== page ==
As Bergman notes however, “the outside world saw things differently, and Habib made it clear to the Israelis that the United States would back a land incursion into Lebanon only in response to a gross provocation by the PLO.”

On August 5, 1981, Begin picked Ariel Sharon to replace him as Defense Minister.

For the next 10 months or so, as Israeli historians like Zeev Schiff and Ehud Yaari, Benni Morris, Avi Shlaim or Zeev Maoz have long documented, Israel engaged in numerous military operations with the clear purpose of goading the Palestinians into some form of military response, which Israel would then be able to condemn as a “terrorist” attack that justified a major offensive into Lebanon.

August 1981: Ariel Sharon Becomes Defense Minister and Intensifies the FLLF Bombing Campaign to Goad the PLO into Resorting to “Terrorism”

Rise and Kill First represents a major contribution to our understanding of this historical moment, as it demonstrates, based on first-hand accounts from Israeli officers involved in the operation, that the car-bombing campaign that greatly intensified once Sharon became Defense Minister should be understood precisely as one element of this broader strategy of provocation.

Immediately after taking his new functions Sharon decided to “activate Dagan’s secret apparatus in the Northern Command.” He picked Eitan as a “personal emissary” who would “keep an eye on the clandestine activities in the north” and, Bergman explains, “by mid-September 1981, car bombs were exploding regularly in Palestinian neighborhoods of Beirut and other Lebanese cities.”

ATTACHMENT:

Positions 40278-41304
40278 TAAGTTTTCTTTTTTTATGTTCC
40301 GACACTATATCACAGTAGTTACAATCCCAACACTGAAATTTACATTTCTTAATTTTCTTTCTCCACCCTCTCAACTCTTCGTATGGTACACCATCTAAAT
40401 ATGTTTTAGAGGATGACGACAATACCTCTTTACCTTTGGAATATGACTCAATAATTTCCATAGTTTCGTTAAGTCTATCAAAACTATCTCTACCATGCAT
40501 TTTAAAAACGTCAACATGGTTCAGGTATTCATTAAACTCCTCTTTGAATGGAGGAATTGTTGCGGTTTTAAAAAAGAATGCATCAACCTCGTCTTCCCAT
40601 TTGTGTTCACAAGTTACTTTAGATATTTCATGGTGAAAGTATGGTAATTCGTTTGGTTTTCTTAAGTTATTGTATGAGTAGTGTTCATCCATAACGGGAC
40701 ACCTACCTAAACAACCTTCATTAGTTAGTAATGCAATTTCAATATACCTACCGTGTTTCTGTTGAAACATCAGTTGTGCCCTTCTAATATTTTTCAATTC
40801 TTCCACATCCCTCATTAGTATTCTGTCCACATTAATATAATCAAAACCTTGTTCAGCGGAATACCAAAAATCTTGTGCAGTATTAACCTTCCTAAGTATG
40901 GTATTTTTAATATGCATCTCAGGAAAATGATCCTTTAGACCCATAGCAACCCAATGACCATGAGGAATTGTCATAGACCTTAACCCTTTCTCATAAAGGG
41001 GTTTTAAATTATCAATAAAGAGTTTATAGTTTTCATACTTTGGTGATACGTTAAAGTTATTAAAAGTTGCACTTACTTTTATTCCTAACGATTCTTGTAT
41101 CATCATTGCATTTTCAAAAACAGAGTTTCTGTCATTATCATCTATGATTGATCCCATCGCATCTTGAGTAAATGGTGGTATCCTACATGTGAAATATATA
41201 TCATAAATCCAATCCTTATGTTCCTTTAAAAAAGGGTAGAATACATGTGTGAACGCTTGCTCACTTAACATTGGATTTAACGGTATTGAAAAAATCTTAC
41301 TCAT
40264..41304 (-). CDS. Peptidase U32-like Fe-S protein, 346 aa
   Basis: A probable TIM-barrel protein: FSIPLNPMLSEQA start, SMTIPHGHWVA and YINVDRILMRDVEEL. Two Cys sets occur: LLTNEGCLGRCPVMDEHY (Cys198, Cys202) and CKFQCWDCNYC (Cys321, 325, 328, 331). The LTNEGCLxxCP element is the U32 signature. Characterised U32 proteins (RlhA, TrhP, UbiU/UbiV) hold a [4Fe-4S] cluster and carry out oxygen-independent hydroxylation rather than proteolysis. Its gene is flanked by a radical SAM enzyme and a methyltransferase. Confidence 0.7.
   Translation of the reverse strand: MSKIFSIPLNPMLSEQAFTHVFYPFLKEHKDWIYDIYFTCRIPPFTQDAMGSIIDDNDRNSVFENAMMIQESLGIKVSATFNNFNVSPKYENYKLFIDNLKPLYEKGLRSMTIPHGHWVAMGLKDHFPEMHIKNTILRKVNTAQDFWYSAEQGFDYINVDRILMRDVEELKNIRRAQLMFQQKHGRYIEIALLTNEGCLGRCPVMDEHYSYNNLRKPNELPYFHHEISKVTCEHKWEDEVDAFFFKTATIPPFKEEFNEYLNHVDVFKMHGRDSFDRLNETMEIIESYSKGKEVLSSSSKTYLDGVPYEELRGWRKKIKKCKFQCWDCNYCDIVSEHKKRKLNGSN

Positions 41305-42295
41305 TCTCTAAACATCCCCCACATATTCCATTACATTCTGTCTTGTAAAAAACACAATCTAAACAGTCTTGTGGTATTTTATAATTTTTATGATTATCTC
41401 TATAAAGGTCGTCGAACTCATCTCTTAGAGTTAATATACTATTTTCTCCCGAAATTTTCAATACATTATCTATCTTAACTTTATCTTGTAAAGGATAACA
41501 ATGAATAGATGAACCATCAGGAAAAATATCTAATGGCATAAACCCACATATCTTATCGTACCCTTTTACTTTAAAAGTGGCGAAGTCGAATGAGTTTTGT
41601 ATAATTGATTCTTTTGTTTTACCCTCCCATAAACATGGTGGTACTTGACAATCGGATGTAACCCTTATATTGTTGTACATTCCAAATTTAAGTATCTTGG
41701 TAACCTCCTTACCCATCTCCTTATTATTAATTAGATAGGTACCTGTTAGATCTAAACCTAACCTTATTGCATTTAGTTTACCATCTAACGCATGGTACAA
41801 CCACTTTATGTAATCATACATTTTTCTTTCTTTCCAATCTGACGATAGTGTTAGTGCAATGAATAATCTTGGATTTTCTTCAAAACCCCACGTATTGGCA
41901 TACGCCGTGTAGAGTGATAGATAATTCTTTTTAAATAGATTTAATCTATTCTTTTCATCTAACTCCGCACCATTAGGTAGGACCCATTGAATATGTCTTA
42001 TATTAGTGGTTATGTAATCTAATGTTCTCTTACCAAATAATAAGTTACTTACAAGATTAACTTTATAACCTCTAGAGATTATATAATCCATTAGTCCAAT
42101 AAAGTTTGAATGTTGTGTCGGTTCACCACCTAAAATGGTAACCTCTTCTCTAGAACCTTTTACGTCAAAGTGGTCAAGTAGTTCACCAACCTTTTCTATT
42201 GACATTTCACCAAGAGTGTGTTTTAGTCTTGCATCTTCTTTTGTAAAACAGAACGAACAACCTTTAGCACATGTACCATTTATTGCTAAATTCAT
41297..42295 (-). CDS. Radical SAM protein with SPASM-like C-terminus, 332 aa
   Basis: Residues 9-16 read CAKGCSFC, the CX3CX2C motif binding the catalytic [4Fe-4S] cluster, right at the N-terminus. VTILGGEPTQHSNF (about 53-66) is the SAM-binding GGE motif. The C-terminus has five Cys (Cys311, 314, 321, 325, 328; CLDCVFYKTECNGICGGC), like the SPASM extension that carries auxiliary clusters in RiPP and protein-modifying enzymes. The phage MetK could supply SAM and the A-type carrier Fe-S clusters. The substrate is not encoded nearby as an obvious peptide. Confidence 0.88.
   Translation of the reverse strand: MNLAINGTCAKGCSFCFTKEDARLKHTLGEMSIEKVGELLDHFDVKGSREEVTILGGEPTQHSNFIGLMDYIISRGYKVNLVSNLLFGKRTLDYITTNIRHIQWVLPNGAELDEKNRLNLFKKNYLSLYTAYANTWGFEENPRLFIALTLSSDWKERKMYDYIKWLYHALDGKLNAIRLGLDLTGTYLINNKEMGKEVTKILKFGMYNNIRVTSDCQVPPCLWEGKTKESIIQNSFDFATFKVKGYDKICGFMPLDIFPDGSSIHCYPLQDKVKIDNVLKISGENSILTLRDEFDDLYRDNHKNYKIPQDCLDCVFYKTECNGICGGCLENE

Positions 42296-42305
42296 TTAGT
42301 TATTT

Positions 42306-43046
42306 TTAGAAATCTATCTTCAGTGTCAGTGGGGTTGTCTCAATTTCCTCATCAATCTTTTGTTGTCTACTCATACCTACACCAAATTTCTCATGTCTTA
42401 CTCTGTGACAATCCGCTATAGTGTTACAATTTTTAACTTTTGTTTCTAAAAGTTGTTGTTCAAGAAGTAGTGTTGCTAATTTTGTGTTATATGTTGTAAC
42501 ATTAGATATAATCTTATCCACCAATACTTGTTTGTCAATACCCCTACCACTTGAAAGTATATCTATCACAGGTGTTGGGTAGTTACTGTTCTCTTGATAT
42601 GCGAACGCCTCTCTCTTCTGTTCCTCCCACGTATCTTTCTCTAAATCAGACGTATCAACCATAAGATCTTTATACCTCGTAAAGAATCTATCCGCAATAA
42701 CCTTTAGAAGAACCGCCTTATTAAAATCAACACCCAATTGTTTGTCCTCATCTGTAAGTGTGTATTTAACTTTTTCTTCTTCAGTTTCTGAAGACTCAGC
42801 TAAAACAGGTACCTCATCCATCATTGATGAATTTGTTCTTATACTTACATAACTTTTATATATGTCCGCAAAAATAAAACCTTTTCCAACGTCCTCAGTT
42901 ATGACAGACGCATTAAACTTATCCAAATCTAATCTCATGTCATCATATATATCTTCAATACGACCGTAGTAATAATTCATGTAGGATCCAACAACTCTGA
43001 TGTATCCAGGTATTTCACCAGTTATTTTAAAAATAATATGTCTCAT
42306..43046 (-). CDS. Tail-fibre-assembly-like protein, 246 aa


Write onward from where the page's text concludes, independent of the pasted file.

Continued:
The author then specifically mentions bombings in Beirut and Sidon in early October, notes that “in December 1981 alone, eighteen bombs in cars or on motorcycles, bicycles, or donkeys blew up near PLO offices or Palestinian concentrations, causing many scores of deaths” and adds that “a new and unknown organization calling itself the Front for the Liberation of Lebanon from Foreigners took responsibility for all of these incidents.”

As Bergman writes: “Sharon hoped that these operations would provoke Arafat into attacking Israel, which could then respond by invading Lebanon, or at least make the PLO retaliate against the Phalanges, whereupon Israel would be able to leap in great force to the defense of the Christians.”

The author goes on to add remarkable operational details. During that stage of the operation, the explosives were “packed in Ariel laundry powder bags” so as to look “like innocent goods” when going through roadblocks. Women were sometimes enlisted to drive “to reduce the likelihood of the cars being caught on the way to the target zone.”